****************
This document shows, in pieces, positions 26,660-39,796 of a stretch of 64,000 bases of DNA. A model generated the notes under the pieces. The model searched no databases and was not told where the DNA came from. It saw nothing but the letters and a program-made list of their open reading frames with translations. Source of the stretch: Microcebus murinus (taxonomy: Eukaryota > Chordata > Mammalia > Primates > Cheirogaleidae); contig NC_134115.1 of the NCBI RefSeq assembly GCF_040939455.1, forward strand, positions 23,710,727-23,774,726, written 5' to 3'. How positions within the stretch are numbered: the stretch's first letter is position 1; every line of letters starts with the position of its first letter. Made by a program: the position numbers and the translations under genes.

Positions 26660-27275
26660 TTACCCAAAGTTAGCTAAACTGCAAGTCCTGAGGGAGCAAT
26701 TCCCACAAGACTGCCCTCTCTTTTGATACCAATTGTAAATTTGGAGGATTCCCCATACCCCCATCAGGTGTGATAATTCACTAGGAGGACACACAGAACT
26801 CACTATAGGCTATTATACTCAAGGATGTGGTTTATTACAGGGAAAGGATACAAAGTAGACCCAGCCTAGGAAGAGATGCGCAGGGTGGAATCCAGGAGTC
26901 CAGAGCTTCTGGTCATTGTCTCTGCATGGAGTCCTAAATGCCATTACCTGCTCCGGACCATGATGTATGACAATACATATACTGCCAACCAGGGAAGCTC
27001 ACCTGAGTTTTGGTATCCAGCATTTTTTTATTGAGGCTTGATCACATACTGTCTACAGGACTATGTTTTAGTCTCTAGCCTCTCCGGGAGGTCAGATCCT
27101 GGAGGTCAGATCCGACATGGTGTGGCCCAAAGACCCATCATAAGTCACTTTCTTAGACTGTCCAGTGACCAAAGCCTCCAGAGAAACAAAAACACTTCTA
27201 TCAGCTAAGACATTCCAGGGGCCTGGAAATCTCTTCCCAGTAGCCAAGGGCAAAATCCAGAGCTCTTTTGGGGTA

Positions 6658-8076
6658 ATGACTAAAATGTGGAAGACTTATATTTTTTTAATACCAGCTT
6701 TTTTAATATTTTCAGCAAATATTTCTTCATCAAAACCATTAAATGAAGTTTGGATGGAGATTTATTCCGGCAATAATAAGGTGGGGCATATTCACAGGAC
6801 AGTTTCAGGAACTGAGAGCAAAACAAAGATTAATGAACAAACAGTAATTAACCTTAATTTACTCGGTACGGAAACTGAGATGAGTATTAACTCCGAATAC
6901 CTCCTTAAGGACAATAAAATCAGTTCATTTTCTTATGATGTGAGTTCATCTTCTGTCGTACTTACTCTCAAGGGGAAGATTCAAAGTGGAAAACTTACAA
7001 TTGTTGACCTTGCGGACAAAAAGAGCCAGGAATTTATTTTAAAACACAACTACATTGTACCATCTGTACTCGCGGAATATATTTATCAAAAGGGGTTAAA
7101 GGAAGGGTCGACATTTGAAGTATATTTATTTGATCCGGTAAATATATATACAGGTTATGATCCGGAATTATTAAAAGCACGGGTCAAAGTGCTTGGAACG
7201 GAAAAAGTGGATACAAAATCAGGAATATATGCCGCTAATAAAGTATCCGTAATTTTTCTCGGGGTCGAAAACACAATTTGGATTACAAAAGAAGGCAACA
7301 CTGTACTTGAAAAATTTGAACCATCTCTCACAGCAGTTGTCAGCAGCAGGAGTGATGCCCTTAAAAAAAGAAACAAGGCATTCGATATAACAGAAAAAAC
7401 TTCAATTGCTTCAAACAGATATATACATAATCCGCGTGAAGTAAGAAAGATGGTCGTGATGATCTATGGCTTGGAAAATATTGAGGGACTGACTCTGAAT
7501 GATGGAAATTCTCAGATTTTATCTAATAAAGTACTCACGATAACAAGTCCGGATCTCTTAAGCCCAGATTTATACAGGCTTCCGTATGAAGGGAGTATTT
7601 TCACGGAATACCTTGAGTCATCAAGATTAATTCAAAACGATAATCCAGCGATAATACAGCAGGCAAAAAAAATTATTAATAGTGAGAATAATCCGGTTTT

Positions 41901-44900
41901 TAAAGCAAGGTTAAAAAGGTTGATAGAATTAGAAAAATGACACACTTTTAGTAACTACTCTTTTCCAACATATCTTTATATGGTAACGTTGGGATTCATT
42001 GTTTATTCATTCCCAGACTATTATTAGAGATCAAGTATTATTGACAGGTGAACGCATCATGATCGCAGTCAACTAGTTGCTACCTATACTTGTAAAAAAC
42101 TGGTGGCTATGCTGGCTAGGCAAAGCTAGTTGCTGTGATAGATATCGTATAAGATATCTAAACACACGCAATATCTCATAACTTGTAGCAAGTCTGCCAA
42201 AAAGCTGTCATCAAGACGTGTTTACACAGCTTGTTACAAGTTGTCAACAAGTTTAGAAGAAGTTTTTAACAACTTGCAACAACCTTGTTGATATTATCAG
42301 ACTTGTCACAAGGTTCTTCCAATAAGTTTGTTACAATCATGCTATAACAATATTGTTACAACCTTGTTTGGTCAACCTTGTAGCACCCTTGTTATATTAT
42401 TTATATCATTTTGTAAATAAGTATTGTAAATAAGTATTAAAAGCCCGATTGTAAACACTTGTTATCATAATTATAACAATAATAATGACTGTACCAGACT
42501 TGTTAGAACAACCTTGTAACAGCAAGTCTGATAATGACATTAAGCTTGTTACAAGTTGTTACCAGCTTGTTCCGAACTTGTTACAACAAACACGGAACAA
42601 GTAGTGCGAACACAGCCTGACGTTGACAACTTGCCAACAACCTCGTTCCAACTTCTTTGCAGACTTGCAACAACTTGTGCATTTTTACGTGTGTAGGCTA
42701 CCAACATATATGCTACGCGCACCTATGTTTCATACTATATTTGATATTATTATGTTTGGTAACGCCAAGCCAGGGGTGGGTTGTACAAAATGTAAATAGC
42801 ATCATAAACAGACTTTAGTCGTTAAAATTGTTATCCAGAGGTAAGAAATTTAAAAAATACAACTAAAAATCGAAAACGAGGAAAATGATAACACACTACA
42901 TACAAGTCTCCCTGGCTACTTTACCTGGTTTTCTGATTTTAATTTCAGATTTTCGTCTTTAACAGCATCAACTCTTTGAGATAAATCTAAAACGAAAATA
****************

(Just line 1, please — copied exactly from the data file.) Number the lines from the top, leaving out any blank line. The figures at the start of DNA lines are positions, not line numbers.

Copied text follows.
This document shows, in pieces, positions 26,660-39,796 of a stretch of 64,000 bases of DNA. A model generated the notes under the pieces. The model searched no databases and was not told where the DNA came from. It saw nothing but the letters and a program-made list of their open reading frames with translations. Source of the stretch: Microcebus murinus (taxonomy: Eukaryota > Chordata > Mammalia > Primates > Cheirogaleidae); contig NC_134115.1 of the NCBI RefSeq assembly GCF_040939455.1, forward strand, positions 23,710,727-23,774,726, written 5' to 3'. How positions within the stretch are numbered: the stretch's first letter is position 1; every line of letters starts with the position of its first letter. Made by a program: the position numbers and the translations under genes.